problem 1: Valuing Callable Bonds
Bowdeen Manufacturing intends to issue callable, perpetual bonds with annual coupon payments. The bonds are callable at $1,350. One-year interest rates are 12 percent. There is a 40 percent probability that long-term interest rates one year from today will be 17 percent, and a 60 percent probability that they will be 7 percent. Assume that if interest rates fall the bonds will be called.
What coupon rate should the bonds have in order to sell at par value?
problem 2: Interest on Zeroes
Tesla Corporation needs to raise funds to finance a plant expansion, and it has decided to issue 25-year zero coupon bonds to raise the money. The required return on the bonds will be 8 percent. Assume semiannual compounding.
a) What will these bonds sell for at issuance?
b) Using the IRS amortization rule, what interest deduction can the company take on these bonds in the first year? In the last year?
c) Repeat part (b) using the straight-line method for the interest deduction.
d) Based on your answers in (b) and (c), which interest deduction method would Tesla Corporation prefer?
problem 3: Firm Value
Old School Corporation expects an EBIT of $9,000 every year forever. Old School currently has no debt, and its cost of equity is 18 percent. The firm can borrow at 11 percent. The corporate tax rate is 35 percent.
a) What is the value of the firm?
b) What will the value be if Old School converts to 50 percent debt and 100 percent debt?
problem 4: Break-Even EBIT
Rolston Corporation is comparing two different capital structures, an all-equity plan (Plan I) and a levered plan (Plan II). Under Plan I, Rolston would have 162,000 shares of stock outstanding. Under Plan II, there would be 108,000 shares of stock outstanding and $1.62 million in debt outstanding. The interest rate on the debt is 10 percent, and there are no taxes.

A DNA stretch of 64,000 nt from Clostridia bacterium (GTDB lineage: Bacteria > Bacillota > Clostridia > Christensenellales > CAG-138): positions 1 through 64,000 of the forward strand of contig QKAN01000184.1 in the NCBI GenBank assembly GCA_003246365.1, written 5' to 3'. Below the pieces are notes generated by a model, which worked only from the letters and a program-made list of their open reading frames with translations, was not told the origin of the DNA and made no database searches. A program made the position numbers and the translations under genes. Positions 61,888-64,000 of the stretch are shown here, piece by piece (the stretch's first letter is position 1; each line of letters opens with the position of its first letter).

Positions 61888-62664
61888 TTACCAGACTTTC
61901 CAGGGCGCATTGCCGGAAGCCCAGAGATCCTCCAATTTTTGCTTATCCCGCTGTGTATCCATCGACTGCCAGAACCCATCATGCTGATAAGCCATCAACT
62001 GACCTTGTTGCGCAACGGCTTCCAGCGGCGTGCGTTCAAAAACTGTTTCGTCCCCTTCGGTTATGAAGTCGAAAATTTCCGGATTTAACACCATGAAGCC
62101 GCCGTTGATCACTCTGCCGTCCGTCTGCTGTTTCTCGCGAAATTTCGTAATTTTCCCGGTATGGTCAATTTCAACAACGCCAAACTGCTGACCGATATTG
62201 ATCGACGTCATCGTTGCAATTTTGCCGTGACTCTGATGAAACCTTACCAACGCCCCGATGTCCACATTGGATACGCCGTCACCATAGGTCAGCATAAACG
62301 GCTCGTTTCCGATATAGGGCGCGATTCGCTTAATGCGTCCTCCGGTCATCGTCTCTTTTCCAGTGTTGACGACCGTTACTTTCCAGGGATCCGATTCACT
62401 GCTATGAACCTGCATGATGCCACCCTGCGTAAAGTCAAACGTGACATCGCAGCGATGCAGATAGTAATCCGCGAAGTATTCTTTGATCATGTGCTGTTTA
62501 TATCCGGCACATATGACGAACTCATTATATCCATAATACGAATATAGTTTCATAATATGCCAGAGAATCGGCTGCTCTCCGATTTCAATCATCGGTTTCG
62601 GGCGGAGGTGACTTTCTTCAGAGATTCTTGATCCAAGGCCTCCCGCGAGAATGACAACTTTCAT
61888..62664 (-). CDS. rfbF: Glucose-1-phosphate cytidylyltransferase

A) If EBIT is $292,000, find out the EPS for each plan.
B) If EBIT is $1,264,000, find out the EPS for each plan.
C) find out the break-even EBIT?
problem 5: Agency Costs
Tom Scott is the owner, president, and primary salesperson for Scott Manufacturing. Because of this, the company’s profits are driven by the amount of work Tom does. If he works 40 hours each week, the company’s EBIT will be $405,000 per year; if he works a 50-hour week, the company’s EBIT will be $505,000 per year. The company is currently worth $2.7 million. The company needs a cash infusion of $1.32 million, and it can issue equity or issue debt with an interest rate of 9.5 percent. Assume there are no corporate taxes.
A) What are the cash flows to Tom under each scenario?
B) Under which form of financing is Tom likely to work harder?
problem 6: Costs of Financial Distress
Steinberg Corporation and Dietrich Corporation are identical firms except that Dietrich is more levered. Both companies will remain in business for one more year. The companies' economists agree that the probability of the continuation of the current expansion is 75 percent for the next year, and the probability of a recession is 25 percent. If the expansion continues, each firm will generate earnings before interest and taxes (EBIT) of $2.42 million. If a recession occurs, each firm will generate earnings before interest and taxes (EBIT) of $913,000. Steinberg's debt obligation requires the firm to pay $813,000 at the end of the year. Dietrich's debt obligation requires the firm to pay $1.15 million at the end of the year. Neither firm pays taxes. Assume a discount rate of 11 percent.
A) What is the value today of Steinberg's debt and equity? What about that for Dietrich's?
B) Steinberg's CEO recently stated that Steinberg's value should be higher than Dietrich's because the firm has less debt and therefore less bankruptcy risk. Do you agree or disagree with this statement?